What’s in a Label? Important information and valuable facts about wine.
Although wine labels may not contain every little detail, such as service temperatures and food pairing, the data they do contain is vital and in many cases essential, required by law. All you need to know is how to decipher it.
The eye-catching label facing you, the label you assume to be the front label, may in fact actually be the back or reverse wine label. Some wine laws dictate not only what is included on the label but also where the information is located. Nowhere is it written that vendors must stock a wine with the front label facing out. With the exception of the odd wine geek – most consumers prefer the “pretty” side facing front and no matter, front or back, the required information is included.
Label requirements depend on the labeling practices and requirements of the country of origin and by the requirements or laws specified by the importing country.
There are five basic label requirements and two manners or “methods” in use that affect wine labeling. In regards to labeling methods, wines considered “Old World” wines (wines originating from Europe where there is a lengthy history of winemaking) bear different labels than “New World” wines (wines produced in countries such as ours). Old world wines are most often labeled according to local tradition.
The basic information required for proper wine labeling includes the wine producer, country of origin, grape variety, varieties or “blend”, vintage date, and a.b.v. (alcohol by volume). Wine producers names are usually prominent, (although some producers use small rather than large text) and are positioned at the top of the label, although there are exceptions where the outward-facing label has the wine name without stating the producer. An familiar example of this labeling practice are the wines Carnivore and Apothic Red, both produced by the Gallo brand.
The country, region of wine production, or a specific, much smaller winemaking area or single vineyard indicates where the grapes are grown. Generally the smaller the area the better the wine. A wine label may state a broad area such as British Columbia, or narrow the area to the Okanagan Valley or an even smaller area as in the case of the specific vineyard. Each area smaller and more specific than the previous one. In cases where a specific vineyard is noted as a rule it appears directly below the particular region.
The grape variety or varieties used in production may or may not be indicated. Some labels bear terms like “red blend” or “Meritage” leaving the consumer to ponder exactly what grape variety or varieties such a statement refers to. Others reveal all grape varietals included in the wine and may provide the specific percentages of each. The date listed on the wine bottle is called the vintage date and refers only to the year grapes were harvested. Vintage-dated wine is generally better quality than nonvintage wine. That said, many fortified wines, sparkling wines, and sherry do not bear a vintage date and this is in no way a reflection of an inferior product but is only a reflection in the way the wine is made.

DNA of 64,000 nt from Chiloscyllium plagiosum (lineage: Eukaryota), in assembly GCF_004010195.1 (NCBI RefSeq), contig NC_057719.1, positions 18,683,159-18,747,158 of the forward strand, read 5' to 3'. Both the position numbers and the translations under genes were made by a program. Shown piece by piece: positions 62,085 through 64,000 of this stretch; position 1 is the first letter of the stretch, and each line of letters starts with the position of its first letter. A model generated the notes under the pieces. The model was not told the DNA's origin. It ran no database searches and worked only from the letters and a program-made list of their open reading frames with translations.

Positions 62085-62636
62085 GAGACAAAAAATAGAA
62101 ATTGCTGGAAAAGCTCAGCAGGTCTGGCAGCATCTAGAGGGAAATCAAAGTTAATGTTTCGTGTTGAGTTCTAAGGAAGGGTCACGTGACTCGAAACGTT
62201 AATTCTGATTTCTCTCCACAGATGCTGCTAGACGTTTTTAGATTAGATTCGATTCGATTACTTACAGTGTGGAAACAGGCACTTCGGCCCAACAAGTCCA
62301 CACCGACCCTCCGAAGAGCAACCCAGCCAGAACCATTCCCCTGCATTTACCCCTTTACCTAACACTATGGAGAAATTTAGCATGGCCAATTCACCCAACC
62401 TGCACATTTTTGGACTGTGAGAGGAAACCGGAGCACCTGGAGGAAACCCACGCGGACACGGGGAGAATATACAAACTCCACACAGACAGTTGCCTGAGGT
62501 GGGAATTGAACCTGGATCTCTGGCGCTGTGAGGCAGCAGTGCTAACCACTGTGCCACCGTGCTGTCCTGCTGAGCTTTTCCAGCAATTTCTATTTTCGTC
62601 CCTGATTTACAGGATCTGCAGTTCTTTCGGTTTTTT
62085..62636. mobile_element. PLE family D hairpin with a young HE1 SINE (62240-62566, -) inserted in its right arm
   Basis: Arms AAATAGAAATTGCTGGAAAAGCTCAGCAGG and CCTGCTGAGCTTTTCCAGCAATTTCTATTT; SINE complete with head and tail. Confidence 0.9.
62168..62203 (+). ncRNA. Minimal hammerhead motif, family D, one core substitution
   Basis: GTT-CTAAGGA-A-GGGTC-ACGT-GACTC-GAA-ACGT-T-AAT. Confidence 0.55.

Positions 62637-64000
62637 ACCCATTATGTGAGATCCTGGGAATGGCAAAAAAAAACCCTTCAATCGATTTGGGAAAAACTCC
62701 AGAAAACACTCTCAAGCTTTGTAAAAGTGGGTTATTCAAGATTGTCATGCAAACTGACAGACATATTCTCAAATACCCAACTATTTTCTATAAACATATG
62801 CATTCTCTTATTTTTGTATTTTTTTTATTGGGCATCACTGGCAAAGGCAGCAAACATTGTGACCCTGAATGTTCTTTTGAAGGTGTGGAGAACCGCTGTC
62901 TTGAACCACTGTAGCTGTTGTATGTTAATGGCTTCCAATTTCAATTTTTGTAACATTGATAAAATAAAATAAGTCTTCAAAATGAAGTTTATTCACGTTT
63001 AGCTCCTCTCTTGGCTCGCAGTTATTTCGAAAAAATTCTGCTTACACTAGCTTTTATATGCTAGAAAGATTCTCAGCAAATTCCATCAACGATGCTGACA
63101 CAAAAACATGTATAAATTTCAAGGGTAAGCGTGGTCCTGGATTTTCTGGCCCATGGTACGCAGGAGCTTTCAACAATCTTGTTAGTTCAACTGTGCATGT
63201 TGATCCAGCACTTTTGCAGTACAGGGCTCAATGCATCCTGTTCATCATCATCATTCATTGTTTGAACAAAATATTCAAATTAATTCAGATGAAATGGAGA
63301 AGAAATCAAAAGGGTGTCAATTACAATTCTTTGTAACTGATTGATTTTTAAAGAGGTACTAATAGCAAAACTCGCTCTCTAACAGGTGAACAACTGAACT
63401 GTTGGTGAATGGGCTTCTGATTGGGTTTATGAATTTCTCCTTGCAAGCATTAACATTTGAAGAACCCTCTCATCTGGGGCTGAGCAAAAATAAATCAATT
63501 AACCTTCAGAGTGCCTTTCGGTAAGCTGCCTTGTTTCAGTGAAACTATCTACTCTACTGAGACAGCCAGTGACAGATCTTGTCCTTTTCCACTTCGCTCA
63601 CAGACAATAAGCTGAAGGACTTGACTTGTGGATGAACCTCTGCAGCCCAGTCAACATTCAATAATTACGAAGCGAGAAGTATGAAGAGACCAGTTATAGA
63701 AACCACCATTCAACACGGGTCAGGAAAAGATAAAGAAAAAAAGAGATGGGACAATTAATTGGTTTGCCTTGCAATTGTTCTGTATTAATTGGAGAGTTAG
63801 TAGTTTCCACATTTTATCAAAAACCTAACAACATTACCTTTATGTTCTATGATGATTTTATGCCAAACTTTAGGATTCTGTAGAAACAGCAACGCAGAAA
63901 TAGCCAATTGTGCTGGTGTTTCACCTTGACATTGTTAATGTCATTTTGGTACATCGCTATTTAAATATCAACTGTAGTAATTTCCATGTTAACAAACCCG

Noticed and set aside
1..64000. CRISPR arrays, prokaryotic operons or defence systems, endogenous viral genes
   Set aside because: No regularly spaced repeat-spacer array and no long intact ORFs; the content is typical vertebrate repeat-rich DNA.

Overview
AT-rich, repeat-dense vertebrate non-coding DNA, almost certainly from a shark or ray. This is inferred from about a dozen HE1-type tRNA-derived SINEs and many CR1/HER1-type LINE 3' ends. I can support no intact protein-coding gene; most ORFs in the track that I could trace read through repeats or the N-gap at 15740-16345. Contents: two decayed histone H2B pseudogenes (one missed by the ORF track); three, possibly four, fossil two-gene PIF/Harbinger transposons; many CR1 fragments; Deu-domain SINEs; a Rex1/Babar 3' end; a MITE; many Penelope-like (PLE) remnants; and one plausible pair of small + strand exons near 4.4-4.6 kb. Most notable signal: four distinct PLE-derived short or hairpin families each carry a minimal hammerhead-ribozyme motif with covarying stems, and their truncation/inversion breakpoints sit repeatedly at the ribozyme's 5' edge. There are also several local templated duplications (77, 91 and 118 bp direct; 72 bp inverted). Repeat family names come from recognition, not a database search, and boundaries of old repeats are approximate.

Alcohol levels are indicated as a.b.v. (alcohol by volume). There may be a plus or minus percentage of error allowed when stating the a.b.v., but as the production area becomes smaller, more precise, this % of error decreases so that estate-bottled wine lists an exact a.b.v. High alcohol levels, 14% a.b.v and higher are often indicative of a full-bodied, ripe, fleshy and fruity wine made from grapes grown in a warm climate where those wines of lower alcohol, under 12%, are light bodied, high in acid and may be slightly sweet. “Old World” wine is often named for its geographic origin – the area it comes from – areas such as Burgundy and Chablis. Producers that label in this way assume the consumer is familiar with the area and the grapes grown there. Labels from areas such as this rarely mention wine style – once again assuming you are familiar with the particular wine. Such is the “Old World” way.
Frequently used labeling terms are Reserve, Estate bottled and old vines. Many of these terms are undefined. It is your responsibility as a consumer to decipher what, if any, meaning they convey. European labels state “Reserve” in reference to additional aging and/or a slightly higher alcohol than nonreserve designated wine, where New World countries use of the term “Reserve” is undefined, often used by a producer to indicate what they perceive to be a superior wine.
Kate Wagner Zeke, Sommelier(ISG)
Certified Specialist of Wine, Certified Wine Educator(SWE)